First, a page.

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120618-Iowa-basketball-017

Iowa's Cordell Pemsl drives around Iowa State's Talen Horton-Tucker on Thursday during second-half action at Carver Hawkeye Arena in Iowa City.

IOWA CITY — Just nine days ago, Iowa announced in a release Cordell Pemsl would have season-ending surgery after final exams in mid-December.

But as Iowa came out for pregame warmups Thursday night, Pemsl was in uniform and went through the litany of drills.

Was this just gamesmanship against an in-state rival or was Pemsl truly going to play?

It is only the first week of December, but the Iowa men’s basketball team pulled out all the stops and played with a sense of urgency like this was a game it needed in the worst way after back-to-back losses to Wisconsin and Michigan State.

Pemsl, who hadn’t played since the season opener against Missouri-Kansas City, came off the bench to tally eight points, grab six rebounds, blocked a shot and took a charge in 15-plus minutes for the Hawkeyes in their 98-84 conquest of Iowa State at Carver-Hawkeye Arena.

“The adrenaline was running a little bit tonight,” Pemsl said. “I’m sure I’ll be feeling it tomorrow morning.”

It is uncertain if the 6-foot-8 and 230-pound junior from Dubuque Wahlert will play the remainder of the season.

Pemsl was asked several different times after the game what this meant for him going forward. Each time, he responded: “I’m day-to-day.”

As long as Pemsl doesn’t play in more than 20 percent of the games or in the second half of the season, he could still apply for a medical redshirt and have two full years remaining.

Coach Fran McCaffery was asked if the plan was still for Pemsl to have surgery.

“Don’t know,” he said. “We’ll see.”

Much of it will hinge on Pemsl’s pain tolerance.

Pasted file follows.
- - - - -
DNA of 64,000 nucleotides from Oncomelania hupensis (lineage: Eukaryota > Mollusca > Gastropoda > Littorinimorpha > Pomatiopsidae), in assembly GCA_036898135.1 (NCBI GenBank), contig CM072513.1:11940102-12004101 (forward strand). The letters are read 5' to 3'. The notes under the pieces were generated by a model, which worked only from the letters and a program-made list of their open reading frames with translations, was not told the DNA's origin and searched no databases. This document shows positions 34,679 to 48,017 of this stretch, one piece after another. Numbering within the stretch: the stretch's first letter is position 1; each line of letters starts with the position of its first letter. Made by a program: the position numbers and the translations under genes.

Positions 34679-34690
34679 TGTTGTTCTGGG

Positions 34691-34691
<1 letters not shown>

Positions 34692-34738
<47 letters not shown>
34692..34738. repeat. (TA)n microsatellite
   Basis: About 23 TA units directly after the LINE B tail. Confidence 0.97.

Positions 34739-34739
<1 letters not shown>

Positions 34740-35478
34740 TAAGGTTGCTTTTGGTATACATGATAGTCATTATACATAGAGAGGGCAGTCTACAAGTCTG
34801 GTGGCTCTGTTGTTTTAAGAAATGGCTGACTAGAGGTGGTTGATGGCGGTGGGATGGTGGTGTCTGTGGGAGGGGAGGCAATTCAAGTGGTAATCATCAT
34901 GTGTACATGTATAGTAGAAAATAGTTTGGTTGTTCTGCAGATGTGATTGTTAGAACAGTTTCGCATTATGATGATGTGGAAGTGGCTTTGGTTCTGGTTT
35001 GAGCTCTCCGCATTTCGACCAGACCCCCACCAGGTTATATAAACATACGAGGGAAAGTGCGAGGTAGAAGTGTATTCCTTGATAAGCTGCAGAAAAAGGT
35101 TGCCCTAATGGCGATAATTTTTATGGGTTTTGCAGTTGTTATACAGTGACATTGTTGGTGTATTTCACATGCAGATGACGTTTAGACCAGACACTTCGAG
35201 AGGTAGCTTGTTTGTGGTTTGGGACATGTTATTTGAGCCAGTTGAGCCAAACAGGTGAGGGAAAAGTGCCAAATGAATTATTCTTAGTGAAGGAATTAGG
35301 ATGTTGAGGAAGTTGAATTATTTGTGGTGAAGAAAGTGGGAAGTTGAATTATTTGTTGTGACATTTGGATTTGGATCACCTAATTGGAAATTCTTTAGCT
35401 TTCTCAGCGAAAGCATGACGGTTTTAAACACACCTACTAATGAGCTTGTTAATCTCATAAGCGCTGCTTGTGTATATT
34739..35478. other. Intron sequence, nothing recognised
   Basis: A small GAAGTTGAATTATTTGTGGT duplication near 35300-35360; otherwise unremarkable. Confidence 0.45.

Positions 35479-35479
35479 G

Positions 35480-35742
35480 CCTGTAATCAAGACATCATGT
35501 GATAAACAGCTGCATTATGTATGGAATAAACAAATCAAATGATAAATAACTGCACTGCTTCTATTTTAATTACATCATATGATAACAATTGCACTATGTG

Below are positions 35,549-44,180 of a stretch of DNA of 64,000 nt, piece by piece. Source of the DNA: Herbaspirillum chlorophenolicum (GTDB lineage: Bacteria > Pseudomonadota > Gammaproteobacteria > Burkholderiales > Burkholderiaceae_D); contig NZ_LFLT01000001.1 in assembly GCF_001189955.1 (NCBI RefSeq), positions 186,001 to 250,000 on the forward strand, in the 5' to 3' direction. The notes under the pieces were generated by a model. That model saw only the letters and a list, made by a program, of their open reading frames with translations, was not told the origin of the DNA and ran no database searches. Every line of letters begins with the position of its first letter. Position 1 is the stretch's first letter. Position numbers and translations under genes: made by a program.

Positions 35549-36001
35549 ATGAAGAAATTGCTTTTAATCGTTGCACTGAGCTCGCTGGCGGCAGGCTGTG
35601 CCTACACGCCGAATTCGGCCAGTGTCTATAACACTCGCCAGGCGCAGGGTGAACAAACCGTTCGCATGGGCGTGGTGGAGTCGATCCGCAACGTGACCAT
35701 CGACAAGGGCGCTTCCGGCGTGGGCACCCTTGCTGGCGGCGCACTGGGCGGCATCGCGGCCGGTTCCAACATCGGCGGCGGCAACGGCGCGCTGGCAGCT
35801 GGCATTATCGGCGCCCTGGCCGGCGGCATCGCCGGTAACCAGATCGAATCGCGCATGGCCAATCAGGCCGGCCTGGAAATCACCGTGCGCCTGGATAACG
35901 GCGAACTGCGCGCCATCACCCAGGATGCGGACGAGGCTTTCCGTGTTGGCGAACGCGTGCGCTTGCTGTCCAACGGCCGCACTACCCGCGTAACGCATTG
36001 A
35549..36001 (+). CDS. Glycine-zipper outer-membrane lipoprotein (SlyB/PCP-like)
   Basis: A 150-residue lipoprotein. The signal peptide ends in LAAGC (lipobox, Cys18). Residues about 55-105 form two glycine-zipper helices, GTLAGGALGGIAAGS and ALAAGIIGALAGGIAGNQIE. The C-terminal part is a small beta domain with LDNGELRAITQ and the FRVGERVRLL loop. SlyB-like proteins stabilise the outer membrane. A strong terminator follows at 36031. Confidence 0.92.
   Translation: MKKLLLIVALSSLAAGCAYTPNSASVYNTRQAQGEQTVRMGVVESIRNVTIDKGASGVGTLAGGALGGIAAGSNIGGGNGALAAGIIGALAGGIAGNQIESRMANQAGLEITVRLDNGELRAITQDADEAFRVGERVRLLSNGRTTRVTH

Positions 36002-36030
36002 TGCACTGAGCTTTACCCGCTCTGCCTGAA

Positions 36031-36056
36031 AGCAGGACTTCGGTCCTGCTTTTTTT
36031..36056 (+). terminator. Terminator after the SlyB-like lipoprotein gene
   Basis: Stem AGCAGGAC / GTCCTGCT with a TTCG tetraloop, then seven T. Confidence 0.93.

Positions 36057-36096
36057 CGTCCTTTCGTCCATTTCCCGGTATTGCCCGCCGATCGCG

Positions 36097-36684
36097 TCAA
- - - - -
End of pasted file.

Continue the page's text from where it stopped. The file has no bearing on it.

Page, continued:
There is nothing structurally wrong with Pemsl’s knee. There is hardware near his knee from a previous surgery during his junior year of high school.

Pemsl said he was in considerable discomfort a week or two after the opener. He started to feel better around the Wisconsin contest last Friday. The pain was even less after the Michigan State tilt on Monday.

“I told our trainer I’m going to try practicing Tuesday,” Pemsl said. “I tried Tuesday and felt good, but thought it might just be a one-day thing. I practiced Wednesday and I felt good working again.

“So I told coach I wanted to give it a shot.”

There is no question Pemsl gives Iowa an added dimension.

He brings attitude, energy, toughness and a bruiser on the low block capable of scoring.

When a skirmish broke out in the first half, Pemsl was immediately there to come to the defense of teammate Connor McCaffery.

“He’s a very popular guy (in our locker room), friendly and talkative,” coach McCaffery said.

Pemsl entered the game with 12 minutes, 56 seconds left in the first half. McCaffery rode him until the 3:55 mark.

For a player who hadn’t seen game action in a month, he went nine straight minutes.

“He was phenomenal,” McCaffery said. “I’m surprised at what his conditioning was, quite frankly. He was tremendous. He ran, he didn’t seem to tire and gave us really good minutes.”

After one media timeout, Pemsl -- who had scored 21 points and grabbed 13 rebounds in the previous two Cy-Hawk meetings -- told his head coach he wanted to stay in the game.

“I was feeling good,” Pemsl said.

What happens now?

Iowa doesn’t play another game until Dec. 15 against Northern Iowa at the Big Four Classic in Des Moines. Pemsl could suit up and participate a couple more times.

At some point, before Iowa resumes conference play in early January, a decision has to be made.

It is a no-brainer Pemsl brings value. His physical presence was sorely missing in the loss at Michigan State where the Spartans had their way in the post.

“He brings that edge to our team,” senior Nicholas Baer said. “He has a great impact.”

Suddenly, with a struggling UNI and then Western Carolina, Savannah State and Bryant looming, Iowa has a strong possibility of going into the New Year with an 11-2 record.

And a much rosier outlook on the season.

“This was a game where we needed energy,” Pemsl said. “We couldn’t come out slow.”

Even if this was a one-game deal, Pemsl helped the Hawkeyes get the train back on the tracks.

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Sports Editor

Prep sports editor, with emphasis on covering the Mississippi Athletic Conference and Iowa area high schools. I've been in sports journalism for 17 years, the last five at the Quad-City Times.